As questions loom over the fate of Davis-Monthan Air Force Base’s A-10 Thunderbolt II fleet, the Pima County Board of Supervisors announced its position against recommended cuts by the U.S. Secretary of Defense to retire the base’s most popular fighter jet.
As marked by U.S. Representative Ron Barber, D-Ariz. in a recent argument for the A-10, the fleet’s retirement could mean significant economic impacts to the Tucson region, but even more importantly, could mean the extinction of a jet that has become known for saving troops’ lives because of its heavy armor and ability to fly low and slow over battlefields, thereby providing close air support.
While the board’s approval of the memorandum of support for the A-10 and Davis-Monthan may do little to sway a federally based recommendation, supervisors said in a March 11 meeting they hoped to create a chain effect with other area municipalities by demonstrating support for the aircraft.
“I think it’s important for all of us to show support for these proclamations and resolutions, that we’re actively involved, and that we’re welcoming to the base and its missions,” said District 4 Supervisor Ray Carroll.
Carroll added that adopting the memorandum is just another step in the right direction toward attracting the attention of those who will ultimately make the decision on which defense cuts are made, and where.
“The defense department wants to see us,” he said. “They invite us to come back. They want to know that we’re involved, and support these missions.”
Mike Grassinger, president of the Davis-Monthan support organization known as DM50, is currently in Washington D.C. rallying on behalf of the A-10.
The memorandum advocates on behalf of the A-10 mission, but also supports any new mission, flying or otherwise, that Davis-Monthan or other bases in the region could support.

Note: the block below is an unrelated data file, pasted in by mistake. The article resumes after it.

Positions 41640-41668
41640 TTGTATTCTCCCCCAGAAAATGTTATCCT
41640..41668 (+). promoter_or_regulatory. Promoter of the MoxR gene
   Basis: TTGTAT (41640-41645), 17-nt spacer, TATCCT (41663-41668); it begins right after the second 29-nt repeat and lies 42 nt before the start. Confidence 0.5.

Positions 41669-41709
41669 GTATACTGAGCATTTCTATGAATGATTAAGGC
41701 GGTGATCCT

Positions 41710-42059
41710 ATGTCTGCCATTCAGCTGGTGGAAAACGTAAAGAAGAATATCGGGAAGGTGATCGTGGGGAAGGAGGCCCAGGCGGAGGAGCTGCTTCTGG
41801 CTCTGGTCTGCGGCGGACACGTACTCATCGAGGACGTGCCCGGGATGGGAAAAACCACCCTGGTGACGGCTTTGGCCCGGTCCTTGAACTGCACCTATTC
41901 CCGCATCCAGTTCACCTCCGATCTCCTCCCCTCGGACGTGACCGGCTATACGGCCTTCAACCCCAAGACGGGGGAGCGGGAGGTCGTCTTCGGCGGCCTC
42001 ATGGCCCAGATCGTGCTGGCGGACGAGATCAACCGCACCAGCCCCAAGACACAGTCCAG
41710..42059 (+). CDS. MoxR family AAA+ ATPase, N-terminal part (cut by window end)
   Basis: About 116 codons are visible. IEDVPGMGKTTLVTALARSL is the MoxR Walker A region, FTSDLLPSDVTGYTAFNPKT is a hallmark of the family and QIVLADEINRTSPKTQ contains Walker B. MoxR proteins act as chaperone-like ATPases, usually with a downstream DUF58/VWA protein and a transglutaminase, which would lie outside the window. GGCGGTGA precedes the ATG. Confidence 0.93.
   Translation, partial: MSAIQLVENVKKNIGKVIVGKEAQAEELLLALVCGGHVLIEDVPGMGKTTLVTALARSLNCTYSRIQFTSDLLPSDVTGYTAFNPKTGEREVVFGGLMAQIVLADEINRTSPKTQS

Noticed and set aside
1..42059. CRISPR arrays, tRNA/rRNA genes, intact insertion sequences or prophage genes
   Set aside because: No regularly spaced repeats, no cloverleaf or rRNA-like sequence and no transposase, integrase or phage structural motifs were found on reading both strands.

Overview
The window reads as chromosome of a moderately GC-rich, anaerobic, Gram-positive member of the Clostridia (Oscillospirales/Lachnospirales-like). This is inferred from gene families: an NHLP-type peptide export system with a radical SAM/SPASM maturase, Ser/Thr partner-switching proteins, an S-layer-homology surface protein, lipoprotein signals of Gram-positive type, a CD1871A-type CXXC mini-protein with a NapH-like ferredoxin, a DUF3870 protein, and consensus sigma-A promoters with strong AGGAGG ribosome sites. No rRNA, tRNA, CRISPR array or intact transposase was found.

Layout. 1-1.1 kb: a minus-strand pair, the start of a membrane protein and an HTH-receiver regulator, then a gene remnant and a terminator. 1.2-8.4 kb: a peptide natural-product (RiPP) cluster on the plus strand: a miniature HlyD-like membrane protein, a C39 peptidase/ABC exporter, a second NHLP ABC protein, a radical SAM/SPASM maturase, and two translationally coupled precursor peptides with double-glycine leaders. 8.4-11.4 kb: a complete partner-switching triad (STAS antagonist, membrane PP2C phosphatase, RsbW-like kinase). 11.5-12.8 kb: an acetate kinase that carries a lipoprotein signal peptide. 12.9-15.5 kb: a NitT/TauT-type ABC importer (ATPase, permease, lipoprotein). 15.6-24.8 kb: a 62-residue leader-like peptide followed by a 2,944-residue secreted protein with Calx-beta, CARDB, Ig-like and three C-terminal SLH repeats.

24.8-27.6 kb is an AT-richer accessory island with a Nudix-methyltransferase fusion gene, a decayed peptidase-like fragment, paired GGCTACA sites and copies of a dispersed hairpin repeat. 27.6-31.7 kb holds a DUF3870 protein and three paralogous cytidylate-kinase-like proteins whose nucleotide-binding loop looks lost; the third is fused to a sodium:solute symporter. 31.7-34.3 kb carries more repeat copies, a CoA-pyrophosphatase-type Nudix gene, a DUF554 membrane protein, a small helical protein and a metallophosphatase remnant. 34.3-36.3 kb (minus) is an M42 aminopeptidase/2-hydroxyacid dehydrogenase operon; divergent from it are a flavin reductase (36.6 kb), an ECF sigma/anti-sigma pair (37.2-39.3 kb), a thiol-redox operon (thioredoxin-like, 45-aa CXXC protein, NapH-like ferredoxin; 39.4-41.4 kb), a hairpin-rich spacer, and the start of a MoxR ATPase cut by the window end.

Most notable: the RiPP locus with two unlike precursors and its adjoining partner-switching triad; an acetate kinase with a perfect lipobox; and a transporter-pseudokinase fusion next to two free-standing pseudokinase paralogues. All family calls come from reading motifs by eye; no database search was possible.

Rumors have swirled that the F-35 could be the jet to replace the A-10, but Grassinger has said in recent weeks he thinks the decision is still a ways out.
Brent DeRaad, CEO of Visit Tucson, recognized Davis-Monthan’s economic impact of nearly $1.2 billion each year to the local community.
The board passed the resolution of support unanimously.
In a release, U.S. Sen. John McCain, R-Ariz. applauded the board’s decision.
“Community support for the mission of Davis-Monthan, and the men and women who serve there, is essential to ensuring its future service to our state and nation,” the release reads.
In other news, some county residents are still voicing their displeasure with a Feb. 18 board decision to sweep $872,000 in road maintenance funds from north side District 1.
The funds were shifted to fix Colossal Cave Road in Vail, which falls in Supervisor Ray Carroll’s District 4.
Keith Van Heyningen, a District 4 resident, said the decision was unfair to District 1 taxpayers.
“Stop stealing from Peter to pay Paul,” he said. “Peter is getting pissed off, and that’s all there is to it.”
Oro Valley resident Geri Ottoboni criticized the board for a go-along to get-along attitude, saying the result has been mismanaged roads in Pima County.
She said District 1’s Thornydale Road, much like Colossal Cave Road, is a roadway that runs by schoolchildren and needs repair.
“To hurt the children of this district is shocking,” she said.
The board approved the fund shifts in a 4-1 vote, with District 1 Supervisor Ally Miller objecting.
After the board’s approval of an attorney-client privilege waiver, documents released by Pima County Chief Civil Deputy Attorney Christopher Straub state the board broke no laws in shifting funds between districts.